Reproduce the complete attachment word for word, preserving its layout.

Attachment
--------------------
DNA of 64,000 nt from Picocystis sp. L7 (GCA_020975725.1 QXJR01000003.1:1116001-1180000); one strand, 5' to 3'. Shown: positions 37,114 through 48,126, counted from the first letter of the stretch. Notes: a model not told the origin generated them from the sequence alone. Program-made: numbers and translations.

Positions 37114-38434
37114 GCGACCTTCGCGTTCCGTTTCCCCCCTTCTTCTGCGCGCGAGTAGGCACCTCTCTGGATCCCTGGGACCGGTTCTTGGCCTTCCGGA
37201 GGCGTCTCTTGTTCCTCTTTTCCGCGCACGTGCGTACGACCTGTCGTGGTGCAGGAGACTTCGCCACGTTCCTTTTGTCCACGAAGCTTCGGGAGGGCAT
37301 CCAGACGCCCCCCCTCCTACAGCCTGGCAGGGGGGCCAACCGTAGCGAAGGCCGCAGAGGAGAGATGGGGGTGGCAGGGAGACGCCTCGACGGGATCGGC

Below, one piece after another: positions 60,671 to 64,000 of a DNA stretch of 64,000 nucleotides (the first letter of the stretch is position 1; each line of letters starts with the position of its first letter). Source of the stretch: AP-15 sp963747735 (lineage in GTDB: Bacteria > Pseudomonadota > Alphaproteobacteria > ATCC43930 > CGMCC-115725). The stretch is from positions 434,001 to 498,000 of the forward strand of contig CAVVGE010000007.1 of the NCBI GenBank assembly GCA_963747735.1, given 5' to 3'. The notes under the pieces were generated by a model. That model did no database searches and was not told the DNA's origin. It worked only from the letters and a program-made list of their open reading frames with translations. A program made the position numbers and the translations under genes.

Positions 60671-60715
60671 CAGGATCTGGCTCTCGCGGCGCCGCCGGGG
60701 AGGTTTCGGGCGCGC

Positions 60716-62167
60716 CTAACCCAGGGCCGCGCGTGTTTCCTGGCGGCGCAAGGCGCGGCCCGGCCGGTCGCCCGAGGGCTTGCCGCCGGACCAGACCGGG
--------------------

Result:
DNA of 64,000 nt from Picocystis sp. L7 (GCA_020975725.1 QXJR01000003.1:1116001-1180000); one strand, 5' to 3'. Shown: positions 37,114 through 48,126, counted from the first letter of the stretch. Notes: a model not told the origin generated them from the sequence alone. Program-made: numbers and translations.

Positions 37114-38434
37114 GCGACCTTCGCGTTCCGTTTCCCCCCTTCTTCTGCGCGCGAGTAGGCACCTCTCTGGATCCCTGGGACCGGTTCTTGGCCTTCCGGA
37201 GGCGTCTCTTGTTCCTCTTTTCCGCGCACGTGCGTACGACCTGTCGTGGTGCAGGAGACTTCGCCACGTTCCTTTTGTCCACGAAGCTTCGGGAGGGCAT
37301 CCAGACGCCCCCCCTCCTACAGCCTGGCAGGGGGGCCAACCGTAGCGAAGGCCGCAGAGGAGAGATGGGGGTGGCAGGGAGACGCCTCGACGGGATCGGC

Below, one piece after another: positions 60,671 to 64,000 of a DNA stretch of 64,000 nucleotides (the first letter of the stretch is position 1; each line of letters starts with the position of its first letter). Source of the stretch: AP-15 sp963747735 (lineage in GTDB: Bacteria > Pseudomonadota > Alphaproteobacteria > ATCC43930 > CGMCC-115725). The stretch is from positions 434,001 to 498,000 of the forward strand of contig CAVVGE010000007.1 of the NCBI GenBank assembly GCA_963747735.1, given 5' to 3'. The notes under the pieces were generated by a model. That model did no database searches and was not told the DNA's origin. It worked only from the letters and a program-made list of their open reading frames with translations. A program made the position numbers and the translations under genes.

Positions 60671-60715
60671 CAGGATCTGGCTCTCGCGGCGCCGCCGGGG
60701 AGGTTTCGGGCGCGC

Positions 60716-62167
60716 CTAACCCAGGGCCGCGCGTGTTTCCTGGCGGCGCAAGGCGCGGCCCGGCCGGTCGCCCGAGGGCTTGCCGCCGGACCAGACCGGG